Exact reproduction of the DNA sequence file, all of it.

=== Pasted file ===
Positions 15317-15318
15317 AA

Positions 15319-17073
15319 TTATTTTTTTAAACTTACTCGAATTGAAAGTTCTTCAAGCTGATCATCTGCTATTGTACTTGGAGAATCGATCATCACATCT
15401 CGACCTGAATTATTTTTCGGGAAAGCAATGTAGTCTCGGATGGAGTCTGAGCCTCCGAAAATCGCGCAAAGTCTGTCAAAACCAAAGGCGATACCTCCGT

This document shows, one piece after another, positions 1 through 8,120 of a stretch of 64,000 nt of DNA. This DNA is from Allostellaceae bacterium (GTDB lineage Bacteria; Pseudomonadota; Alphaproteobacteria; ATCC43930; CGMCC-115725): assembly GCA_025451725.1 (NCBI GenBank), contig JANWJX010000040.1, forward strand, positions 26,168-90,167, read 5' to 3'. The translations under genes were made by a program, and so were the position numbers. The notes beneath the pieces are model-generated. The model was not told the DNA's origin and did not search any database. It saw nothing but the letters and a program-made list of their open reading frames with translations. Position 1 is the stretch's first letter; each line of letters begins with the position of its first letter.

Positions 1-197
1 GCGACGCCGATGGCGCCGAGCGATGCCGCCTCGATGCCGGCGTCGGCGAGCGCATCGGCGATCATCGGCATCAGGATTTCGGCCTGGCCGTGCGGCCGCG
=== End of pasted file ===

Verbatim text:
Positions 15317-15318
15317 AA

Positions 15319-17073
15319 TTATTTTTTTAAACTTACTCGAATTGAAAGTTCTTCAAGCTGATCATCTGCTATTGTACTTGGAGAATCGATCATCACATCT
15401 CGACCTGAATTATTTTTCGGGAAAGCAATGTAGTCTCGGATGGAGTCTGAGCCTCCGAAAATCGCGCAAAGTCTGTCAAAACCAAAGGCGATACCTCCGT

This document shows, one piece after another, positions 1 through 8,120 of a stretch of 64,000 nt of DNA. This DNA is from Allostellaceae bacterium (GTDB lineage Bacteria; Pseudomonadota; Alphaproteobacteria; ATCC43930; CGMCC-115725): assembly GCA_025451725.1 (NCBI GenBank), contig JANWJX010000040.1, forward strand, positions 26,168-90,167, read 5' to 3'. The translations under genes were made by a program, and so were the position numbers. The notes beneath the pieces are model-generated. The model was not told the DNA's origin and did not search any database. It saw nothing but the letters and a program-made list of their open reading frames with translations. Position 1 is the stretch's first letter; each line of letters begins with the position of its first letter.

Positions 1-197
1 GCGACGCCGATGGCGCCGAGCGATGCCGCCTCGATGCCGGCGTCGGCGAGCGCATCGGCGATCATCGGCATCAGGATTTCGGCCTGGCCGTGCGGCCGCG